Lately I’ve been climbing with a lot of people who are new to the sport or just haven’t been practicing as much as I have. This is a change from my usual set of crusher friends who sometimes tell me, “If you’re not falling, you’re not climbing hard enough.”
I’m not currently feeling the need to push myself to the point of falling. I’m feeling the need to practice in a slow, methodical way, training my mind as well as my body while I’m on the rock. And I have no interest in falling.
The point is that it’s been a change to have my friends calling me “a little crusher.” I’ve never really viewed myself in that way before. But I’ve also shifted positions in the climbing relationship. I’ve been taught nearly everything I know about climbing from friends in the climbing community. It’s one of the best things about the climbing community, in fact, this willingness to share knowledge and experience. For the past year and a half I’ve been going, going, going, collecting my own experience to the point where, while there is still much I do not know, I can still bring other people, and teach them what I do know. That’s definitely called paying it forward, and I’m so excited to be able to do that. Also, you know, they say that when you can teach something, you truly know it.
At the same time, I’m finding it uncomfortable to be the person in the group who climbs 11 (in the gym- believe me, 5.9’s are spicy enough for me outside right now). While I am certainly fueled by competition, I never want to be the send-y one in the gym who needs to show off their skill. I just want to climb what I think is fun to climb, and I want other to feel comfortable pushing themselves or not.
After climbing with a friend who is about a 9-10a climber, they made a comment about how they couldn’t even believe they thought they could try an 11b, and how I, “made it look so easy.” Again, these are relatively shocking words to me. I made climbing looking easy? I’m used to flailing it up all the time, but okay, cool. Feeling the need to mitigate some of the consciousness my partner revealed in their comments, I said, “Well, you know, I’ve been practicing this stuff pretty hardcore for a little while now.”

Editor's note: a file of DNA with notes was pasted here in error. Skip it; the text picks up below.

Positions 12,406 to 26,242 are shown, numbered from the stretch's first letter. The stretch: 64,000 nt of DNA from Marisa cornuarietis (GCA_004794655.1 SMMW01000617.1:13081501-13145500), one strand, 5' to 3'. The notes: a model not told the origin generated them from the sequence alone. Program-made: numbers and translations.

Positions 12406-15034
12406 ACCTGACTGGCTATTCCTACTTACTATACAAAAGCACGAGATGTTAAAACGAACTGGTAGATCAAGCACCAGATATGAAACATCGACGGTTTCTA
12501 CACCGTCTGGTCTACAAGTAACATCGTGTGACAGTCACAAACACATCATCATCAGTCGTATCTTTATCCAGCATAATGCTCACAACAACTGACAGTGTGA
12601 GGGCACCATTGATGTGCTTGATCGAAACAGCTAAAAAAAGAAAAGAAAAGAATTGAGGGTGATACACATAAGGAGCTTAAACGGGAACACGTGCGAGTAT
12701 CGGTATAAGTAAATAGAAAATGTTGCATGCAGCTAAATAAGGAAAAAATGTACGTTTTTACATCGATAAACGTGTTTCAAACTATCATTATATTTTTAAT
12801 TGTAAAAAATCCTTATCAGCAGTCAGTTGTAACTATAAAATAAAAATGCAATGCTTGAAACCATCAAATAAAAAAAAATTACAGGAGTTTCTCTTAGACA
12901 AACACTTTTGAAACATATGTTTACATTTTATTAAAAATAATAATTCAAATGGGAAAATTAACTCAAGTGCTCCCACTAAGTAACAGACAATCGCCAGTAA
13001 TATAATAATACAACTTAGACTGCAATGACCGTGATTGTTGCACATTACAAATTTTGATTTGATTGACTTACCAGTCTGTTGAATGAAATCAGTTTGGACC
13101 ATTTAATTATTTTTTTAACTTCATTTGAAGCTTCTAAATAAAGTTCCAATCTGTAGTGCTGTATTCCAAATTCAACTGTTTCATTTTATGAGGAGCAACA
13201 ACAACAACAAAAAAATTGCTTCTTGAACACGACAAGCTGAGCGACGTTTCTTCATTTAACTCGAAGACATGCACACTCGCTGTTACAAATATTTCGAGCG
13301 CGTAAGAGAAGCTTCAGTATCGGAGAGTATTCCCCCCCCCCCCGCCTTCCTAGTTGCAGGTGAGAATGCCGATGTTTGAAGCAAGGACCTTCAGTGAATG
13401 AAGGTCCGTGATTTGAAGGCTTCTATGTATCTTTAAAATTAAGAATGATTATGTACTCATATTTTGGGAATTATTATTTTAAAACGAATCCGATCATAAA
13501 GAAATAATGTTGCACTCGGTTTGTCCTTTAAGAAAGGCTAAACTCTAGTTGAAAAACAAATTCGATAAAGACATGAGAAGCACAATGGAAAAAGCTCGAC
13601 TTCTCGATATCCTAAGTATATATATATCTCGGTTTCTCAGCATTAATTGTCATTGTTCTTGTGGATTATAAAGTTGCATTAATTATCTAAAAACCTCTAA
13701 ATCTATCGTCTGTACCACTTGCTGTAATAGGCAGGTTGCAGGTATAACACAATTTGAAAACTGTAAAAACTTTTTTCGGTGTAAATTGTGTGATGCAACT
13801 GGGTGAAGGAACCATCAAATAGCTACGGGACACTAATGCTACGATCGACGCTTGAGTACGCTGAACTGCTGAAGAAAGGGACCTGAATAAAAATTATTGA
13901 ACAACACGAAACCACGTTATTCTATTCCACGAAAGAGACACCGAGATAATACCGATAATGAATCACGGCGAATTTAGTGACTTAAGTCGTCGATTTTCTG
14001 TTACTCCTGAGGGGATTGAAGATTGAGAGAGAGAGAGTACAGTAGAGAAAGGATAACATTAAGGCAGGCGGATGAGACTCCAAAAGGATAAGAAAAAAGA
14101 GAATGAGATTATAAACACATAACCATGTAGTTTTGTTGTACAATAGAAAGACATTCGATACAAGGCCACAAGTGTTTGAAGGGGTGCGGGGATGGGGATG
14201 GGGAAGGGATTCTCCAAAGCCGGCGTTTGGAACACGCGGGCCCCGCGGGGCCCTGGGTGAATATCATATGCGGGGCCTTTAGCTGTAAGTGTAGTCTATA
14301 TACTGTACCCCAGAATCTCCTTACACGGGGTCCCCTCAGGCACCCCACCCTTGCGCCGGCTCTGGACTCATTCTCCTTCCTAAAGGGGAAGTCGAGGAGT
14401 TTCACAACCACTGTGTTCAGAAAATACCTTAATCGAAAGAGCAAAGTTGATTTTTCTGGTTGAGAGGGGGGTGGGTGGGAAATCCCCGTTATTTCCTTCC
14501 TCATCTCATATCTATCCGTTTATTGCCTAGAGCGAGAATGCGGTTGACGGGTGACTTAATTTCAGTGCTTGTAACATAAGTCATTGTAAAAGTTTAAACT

“Yeah,” they said, “I’m really looking forward to climbing once a week. How often do you climb?”
“Well, to be honest, I climb at least three to five times a week, sometimes everyday, even if it’s just going to the gym to boulder by myself for twenty minutes. It’s something I just want to do, and it’s an easy habit for me to follow.”
And that’s really the key, isn’t it? When you want to make something, be it writing, climbing, photography, cooking, reading, horseback riding, heck, even crochet, you need to make a habit of it. Even this blog post, for instance, the evidence of making a habit. I woke up this morning not wanting to write, not having any ideas about what to write, but thankfully, this habit has become a part of me, and when I sat down to just do it, the words appeared.
Good luck to all of those who are trying to make new habits, break old habits, and change their lives in general.
One response to “Making the Habit”
I may not have taught you much but at least now you know how to eat with a rusty nut key 😉 Hope you’re well Molly and keep writing it’s good x